Channel conflict may be reflected in differences in pricing, focus on marketing strategies, or different product offerings. For example, a manufacturer may offer a lower price than its distributors or disagree on how to promote the product to customers.

When a manufacturer decides to go D2C, there are additional issues that should be considered. This shift can cause disruption for existing distributors as they now face direct competition that can lead to tension with both the manufacturer and other existing retailers. There may also be problems with pricing if the D2C model results in lower prices than what distributors were already offering.

Navigating Different Types of Channel Conflict

Navigating different types of channel conflict is essential for manufacturers who are considering going D2C. To break channel conflict up in a different way, they can be price-based, brand-based, and product-based conflicts.

Price-based conflicts occur when manufacturers are competing with channel parts by undercutting their prices. Companies can lose profit as customers seek out better deals elsewhere.

This type of conflict could be resolved by clearing price discrepancies.

Brand-based conflicts arise when an intermediary is concerned about their own brand image being affected by a manufacturer’s choice to go D2C. For example, if a distributor has been promoting the manufacturer’s products for years and then suddenly the same products become available directly from the manufacturer on their own website, it could damage the distributor’s reputation and reduce sales through them.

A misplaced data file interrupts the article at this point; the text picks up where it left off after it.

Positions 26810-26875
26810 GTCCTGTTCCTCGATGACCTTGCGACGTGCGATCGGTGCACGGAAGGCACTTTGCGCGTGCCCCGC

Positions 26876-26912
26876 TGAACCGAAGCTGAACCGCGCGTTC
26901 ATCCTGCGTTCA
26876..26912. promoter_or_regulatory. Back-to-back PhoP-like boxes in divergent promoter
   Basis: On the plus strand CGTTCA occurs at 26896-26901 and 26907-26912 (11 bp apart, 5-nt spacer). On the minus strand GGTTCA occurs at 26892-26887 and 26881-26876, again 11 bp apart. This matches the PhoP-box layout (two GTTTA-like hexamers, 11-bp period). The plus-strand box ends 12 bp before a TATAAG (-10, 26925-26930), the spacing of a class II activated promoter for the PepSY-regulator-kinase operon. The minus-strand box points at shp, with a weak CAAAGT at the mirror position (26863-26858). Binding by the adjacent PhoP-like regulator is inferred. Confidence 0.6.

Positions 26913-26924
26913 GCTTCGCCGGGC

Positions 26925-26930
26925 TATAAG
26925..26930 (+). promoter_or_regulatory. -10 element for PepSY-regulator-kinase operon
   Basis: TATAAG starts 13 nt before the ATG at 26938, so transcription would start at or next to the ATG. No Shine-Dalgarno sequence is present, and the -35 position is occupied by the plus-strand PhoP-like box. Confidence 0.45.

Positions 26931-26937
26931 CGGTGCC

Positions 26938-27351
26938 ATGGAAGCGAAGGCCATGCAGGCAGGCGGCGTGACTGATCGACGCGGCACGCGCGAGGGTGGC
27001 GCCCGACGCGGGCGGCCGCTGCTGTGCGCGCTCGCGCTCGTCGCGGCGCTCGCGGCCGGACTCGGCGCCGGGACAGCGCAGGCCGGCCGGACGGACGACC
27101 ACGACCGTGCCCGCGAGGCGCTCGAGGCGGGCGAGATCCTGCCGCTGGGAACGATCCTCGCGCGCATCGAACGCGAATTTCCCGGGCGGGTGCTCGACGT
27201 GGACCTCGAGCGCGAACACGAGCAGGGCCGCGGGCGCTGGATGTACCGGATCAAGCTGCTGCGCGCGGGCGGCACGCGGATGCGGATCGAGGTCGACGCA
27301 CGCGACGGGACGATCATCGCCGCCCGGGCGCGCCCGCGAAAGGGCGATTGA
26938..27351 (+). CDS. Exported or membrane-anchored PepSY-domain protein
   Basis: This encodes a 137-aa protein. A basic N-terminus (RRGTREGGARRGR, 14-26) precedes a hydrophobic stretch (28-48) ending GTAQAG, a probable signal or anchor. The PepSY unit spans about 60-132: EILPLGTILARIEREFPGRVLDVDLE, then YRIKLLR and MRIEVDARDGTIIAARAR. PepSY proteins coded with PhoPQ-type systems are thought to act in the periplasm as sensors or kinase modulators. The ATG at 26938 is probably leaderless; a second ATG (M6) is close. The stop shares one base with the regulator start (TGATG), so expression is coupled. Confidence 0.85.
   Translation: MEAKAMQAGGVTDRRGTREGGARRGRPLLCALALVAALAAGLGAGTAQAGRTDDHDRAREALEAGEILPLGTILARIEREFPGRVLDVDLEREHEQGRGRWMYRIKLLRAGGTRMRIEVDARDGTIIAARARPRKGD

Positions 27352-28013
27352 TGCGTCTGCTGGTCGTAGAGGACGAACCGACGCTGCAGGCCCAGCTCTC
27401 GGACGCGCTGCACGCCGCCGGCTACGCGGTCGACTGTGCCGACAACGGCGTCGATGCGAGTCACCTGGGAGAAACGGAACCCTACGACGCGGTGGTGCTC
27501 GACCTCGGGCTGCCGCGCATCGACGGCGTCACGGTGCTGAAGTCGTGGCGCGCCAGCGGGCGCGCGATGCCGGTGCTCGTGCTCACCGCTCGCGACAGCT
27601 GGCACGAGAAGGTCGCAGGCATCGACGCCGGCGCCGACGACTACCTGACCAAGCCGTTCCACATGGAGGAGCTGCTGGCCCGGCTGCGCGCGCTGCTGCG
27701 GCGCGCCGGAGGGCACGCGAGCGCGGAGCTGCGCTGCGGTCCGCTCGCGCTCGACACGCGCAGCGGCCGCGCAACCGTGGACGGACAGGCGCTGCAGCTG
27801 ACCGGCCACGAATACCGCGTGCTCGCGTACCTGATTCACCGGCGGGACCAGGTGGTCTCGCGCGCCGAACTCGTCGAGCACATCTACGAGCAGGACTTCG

Another instance is situations where a manufacturer feels a distributor or retailer is not representing their brand in a manner consistent with their desire.  For example, a luxury manufacturer feels a retailer is not representing them in a manner consistent with luxury.

Some ways to combat this is to be collaborative and open about communication. Partners benefit during the transition while minimizing disruption to existing relationships. Also, all parties understand each other’s needs and perspectives. Failing to communicate can lead to confused customers buying from competitors instead.


Product-based conflicts can occur in different ways:

  • If distributors feel that they can’t offer customers access to all of the products available from a manufacturer. When a manufacturer goes D2C, they may suddenly have access to new product lines and exclusive deals which distributors cannot match or compete with.
  • Manufacturers might identify opportunities where they sell products not available through distribution directly to their customers. This could include unique products manufactured specifically for a single or small group of customers.
  • The distributor can’t support an appropriate service model aligned to a product.

Manufacturers should also consider the following strategies:

  • Vertical integration – bringing in additional elements of production under one umbrella to create more control over pricing and product promotion
  • Understanding own role –taking ownership will help ensure effective resolution

Is Your Business Ready?

The move from conventional to D2C channels isn’t an easy one. Companies should analyze their current business operations, consumer base, channels. and available resources to determine their readiness for such a change. To minimize any disruption of existing customer relationships or channels, factors like customer feedback, product optimization, and digital marketing strategies must be considered.

With careful planning ahead of time along with understanding both potential risks as well as rewards involved with such a transition, businesses can make sure that they successfully transit from traditional models towards D2C models without experiencing major disruptions or losses during this process.

If you believe you’re ready, contact one of our strategists today.